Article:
Wednesday, October 30, 2013

Met Live HD "The Nose" uses absurd humor, multi-media staging to attract younger audience

 Composer Dmitri Shostakovich
 Paulo Szot as the hapless bureaucrat Kovalyov and Police Inspector Andrey Popov

 Multi-media set designed by South African visual artist  William Kentridge

Shostakovich's adaptation of Chekhov landmark short story in Met Live HD Encore performance Wednesday, October 30, 2013 6:30pm local time

Live at the Metropolitan Opera House, Lincoln Center, New York City through December 12, 2013

Reviewed by Dwight Casimere

Photos courtesy Metropolitan Opera House-Ken Howard

NEW YORK--The Nose, based on short story of the same name by Russian satirical writer  Nikolai Gogol , is presented in a dazzling, multi-media revival production at the Metropolitan Opera House. With music by Russian composer Dmitri Shostakovich and sets and multi-media conception by South African visual artist William Kentridge, utilizes multi-level staging, film and  video projection as well as imaginative costumes to create an all-encompassing visual and dramatic experience. Using what he calls "brutal humor," Kentridge uses the stage to project the central theme of  The Nose as a satire on the absurdity of modern society, its bureaucracies and hypocrisies.

 Polish-Brazilian operatic baritone Paulo Szot reprises his role as the hapless low-level St. Petersburg bureaucrat, Kovalyov,  who awakens one morning to find that his nose, severed by a drunken town barber, has suddenly run away to claim its own life as a higher level Soviet official. Conducted with a firm, but occassionally lilting touch by Russian conductor Pavel Smelkov, who shares podium duties during the opera's run through December 12 with Met favorite Valery Gergiev, who led the Met Premiere of The Nose in 2010, the opera achieves its goal if injecting humor into an otherwise look at society in a police state. Russian actor Andrey Popov is the Police Inspector, in a Groucho Marx inspired comic performance. British musical theatre actor Alexander Lewis, a graduate of the Met's Lindeman Yong Artist Development Program, cavorts across the stage in oversized costume, designed by Kentridge with Sabine Theunissen, as The Nose. Met soprano Patricia Racette served as the amicable Live in HD Host.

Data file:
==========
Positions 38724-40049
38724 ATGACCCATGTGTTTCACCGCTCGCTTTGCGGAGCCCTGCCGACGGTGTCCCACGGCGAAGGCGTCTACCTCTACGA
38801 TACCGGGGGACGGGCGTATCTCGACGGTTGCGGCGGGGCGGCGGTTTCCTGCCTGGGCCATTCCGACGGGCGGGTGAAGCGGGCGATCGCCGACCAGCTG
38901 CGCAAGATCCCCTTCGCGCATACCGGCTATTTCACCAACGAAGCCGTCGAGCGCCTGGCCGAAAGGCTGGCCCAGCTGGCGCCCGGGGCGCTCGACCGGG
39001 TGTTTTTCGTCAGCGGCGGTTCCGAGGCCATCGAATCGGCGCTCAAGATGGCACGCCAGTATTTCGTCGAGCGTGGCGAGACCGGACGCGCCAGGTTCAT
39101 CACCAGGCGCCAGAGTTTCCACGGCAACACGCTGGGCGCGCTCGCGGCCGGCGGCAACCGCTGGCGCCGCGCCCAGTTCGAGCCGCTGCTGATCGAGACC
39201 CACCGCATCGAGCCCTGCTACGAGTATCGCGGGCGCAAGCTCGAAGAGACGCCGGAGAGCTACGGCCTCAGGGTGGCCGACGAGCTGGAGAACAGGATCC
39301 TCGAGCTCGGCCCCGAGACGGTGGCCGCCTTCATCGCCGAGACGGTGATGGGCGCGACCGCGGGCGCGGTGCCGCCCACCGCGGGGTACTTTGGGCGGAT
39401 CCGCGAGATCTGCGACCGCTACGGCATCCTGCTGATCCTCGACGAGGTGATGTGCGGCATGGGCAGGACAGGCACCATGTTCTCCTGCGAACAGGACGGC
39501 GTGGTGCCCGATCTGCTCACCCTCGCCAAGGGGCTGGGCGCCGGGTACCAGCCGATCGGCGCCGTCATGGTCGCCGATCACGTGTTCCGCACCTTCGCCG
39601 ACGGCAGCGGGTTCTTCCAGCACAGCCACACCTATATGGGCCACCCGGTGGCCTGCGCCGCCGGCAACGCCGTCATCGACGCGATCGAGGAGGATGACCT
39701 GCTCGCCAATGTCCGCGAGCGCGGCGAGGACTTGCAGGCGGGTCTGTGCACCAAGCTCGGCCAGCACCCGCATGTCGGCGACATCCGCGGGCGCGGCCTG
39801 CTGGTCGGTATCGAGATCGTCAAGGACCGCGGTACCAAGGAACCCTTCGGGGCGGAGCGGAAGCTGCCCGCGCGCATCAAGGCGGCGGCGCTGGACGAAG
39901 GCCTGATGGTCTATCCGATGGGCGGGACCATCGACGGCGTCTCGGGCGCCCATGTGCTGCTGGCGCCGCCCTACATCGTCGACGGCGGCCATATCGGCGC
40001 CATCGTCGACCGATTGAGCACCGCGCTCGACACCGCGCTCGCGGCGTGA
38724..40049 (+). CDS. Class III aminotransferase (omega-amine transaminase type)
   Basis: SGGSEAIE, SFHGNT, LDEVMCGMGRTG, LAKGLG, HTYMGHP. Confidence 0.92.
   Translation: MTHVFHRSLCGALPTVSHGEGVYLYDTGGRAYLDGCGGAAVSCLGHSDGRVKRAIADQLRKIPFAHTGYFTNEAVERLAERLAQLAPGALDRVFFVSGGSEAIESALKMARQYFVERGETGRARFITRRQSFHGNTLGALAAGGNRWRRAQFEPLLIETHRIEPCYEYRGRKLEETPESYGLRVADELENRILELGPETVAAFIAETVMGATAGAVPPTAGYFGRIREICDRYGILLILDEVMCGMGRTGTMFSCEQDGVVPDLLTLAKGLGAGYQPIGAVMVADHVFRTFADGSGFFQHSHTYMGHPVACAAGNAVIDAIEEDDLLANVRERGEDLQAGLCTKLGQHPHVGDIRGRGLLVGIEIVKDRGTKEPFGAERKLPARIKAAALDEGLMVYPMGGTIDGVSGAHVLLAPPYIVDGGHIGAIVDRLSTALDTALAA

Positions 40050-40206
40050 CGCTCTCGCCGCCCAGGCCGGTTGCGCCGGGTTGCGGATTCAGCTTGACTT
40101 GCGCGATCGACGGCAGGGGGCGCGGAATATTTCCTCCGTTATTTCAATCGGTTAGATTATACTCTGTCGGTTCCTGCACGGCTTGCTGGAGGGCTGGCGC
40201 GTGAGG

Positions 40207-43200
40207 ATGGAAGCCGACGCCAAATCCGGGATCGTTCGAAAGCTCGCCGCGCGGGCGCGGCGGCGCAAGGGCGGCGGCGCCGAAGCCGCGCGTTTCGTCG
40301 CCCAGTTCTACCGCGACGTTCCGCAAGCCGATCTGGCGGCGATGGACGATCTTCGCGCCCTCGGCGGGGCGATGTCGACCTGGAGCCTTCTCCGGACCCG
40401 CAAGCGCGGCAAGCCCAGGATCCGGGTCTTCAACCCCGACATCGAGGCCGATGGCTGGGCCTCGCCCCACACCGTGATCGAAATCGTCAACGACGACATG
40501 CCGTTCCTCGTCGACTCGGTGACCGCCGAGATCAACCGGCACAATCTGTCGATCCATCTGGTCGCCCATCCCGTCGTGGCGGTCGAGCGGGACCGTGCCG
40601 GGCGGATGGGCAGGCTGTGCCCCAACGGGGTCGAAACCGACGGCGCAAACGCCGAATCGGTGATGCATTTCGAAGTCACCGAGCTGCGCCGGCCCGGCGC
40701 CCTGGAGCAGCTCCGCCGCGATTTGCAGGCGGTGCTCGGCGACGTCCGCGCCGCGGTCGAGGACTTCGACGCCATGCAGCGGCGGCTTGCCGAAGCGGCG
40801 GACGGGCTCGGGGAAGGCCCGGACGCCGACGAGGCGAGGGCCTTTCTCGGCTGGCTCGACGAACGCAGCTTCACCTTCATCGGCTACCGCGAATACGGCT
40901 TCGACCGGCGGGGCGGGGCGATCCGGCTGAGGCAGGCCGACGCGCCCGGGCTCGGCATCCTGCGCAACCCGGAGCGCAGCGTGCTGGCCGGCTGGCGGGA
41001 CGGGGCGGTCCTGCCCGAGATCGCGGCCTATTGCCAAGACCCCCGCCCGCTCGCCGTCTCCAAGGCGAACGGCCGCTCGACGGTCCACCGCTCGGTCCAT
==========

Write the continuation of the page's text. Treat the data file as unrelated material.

Having seen both the premiere live from the stage of the Metropolitan Opera and experiencing it Live in HD, which was transmitted to more than 1,950 movie theaters in 64 countries worldwide, it can be said that, in this case, the Live HD incarnation was the far superior of the two experiences. With so much going on both dramatically and visually on the Met stage, it was difficult to keep up with the fast-paced action while trying to read projected subtitles at the bottom of each wing of the stage. It was even more difficult to navigate viewing the translated libretto from the tiny screens on the backs of the audience seats while at the same time, retaining visual contact with the action on stage. It was all happening much to fast to make any sense of it! Met Live HD, with its neat, compact subtitles in bold white text placed strategically in the lower center of the screen, allowed the audience to retain visual contact with the performance while at the simultaneously reading the English translation of the Russian text.

William Kentridge spoke with Met General Manager Peter Gelb on camera during the Met Live HD intermission. "The great Russian playwright and aiuthor Anton Chekhov once described "The Nose" as the greatest short story ever written," he told Gelb while relaxing backstage during rehearsals. "The story is very simple, but it raises some complex questions about the heights of absurdity and contradiction we all face in modern society. The story itself was conceived at the very outset of modernism. Shostakovich's score with its dramatic bursts, further underlines the brutal satire of the story."

Dramatic tension and a good deal of wry comedy are created as the story quickly unfolds. "The story follows collegiate assessor Kovalyov has he goes on the absurd journey of trying to track down his nose, only to discover, to his horror, that his nose is now at  a higher bureaucratic rank than he is, and his nose refuses to speak to him." We see the nose in rear screen projection riding regally on a militarty horse, that disintegrates and reconstitutes itself at various times, hinting at the breakdown and erratic fluidity of modern society. The Stalinesque Police Inspector appears, first on a scaffold high above the stage, issuing edicts and warnings to the assembled teeming masses below. The Nose wanders through it all, delighting in its newly found privilege and independence, even appearing at one point, in the guise of the famed Russian dancer Anna Pavlova.  "So its really about what constitutes a person; how singular we are, yet how divided we are against ourselves.

"It's also about the tyranny of hierarchy. The set itself also exists as a huge screen for visual projection. At times the focus of the lighting is on the action and the singers and actors onstage, and then at times they're obliterated and are lost inside a huge projection, so that sense of things that seem solid becoming suddenly evanescent is a them that I'm very interest in."

The Nose in Met Live HD will have an Encore Performance in movie theaters Wednesday, October 30 at 6:30pm local time. The Canadian Encores takes place Saturday, November 30 at 12 Noon Eastern Time. Visit or for more information.

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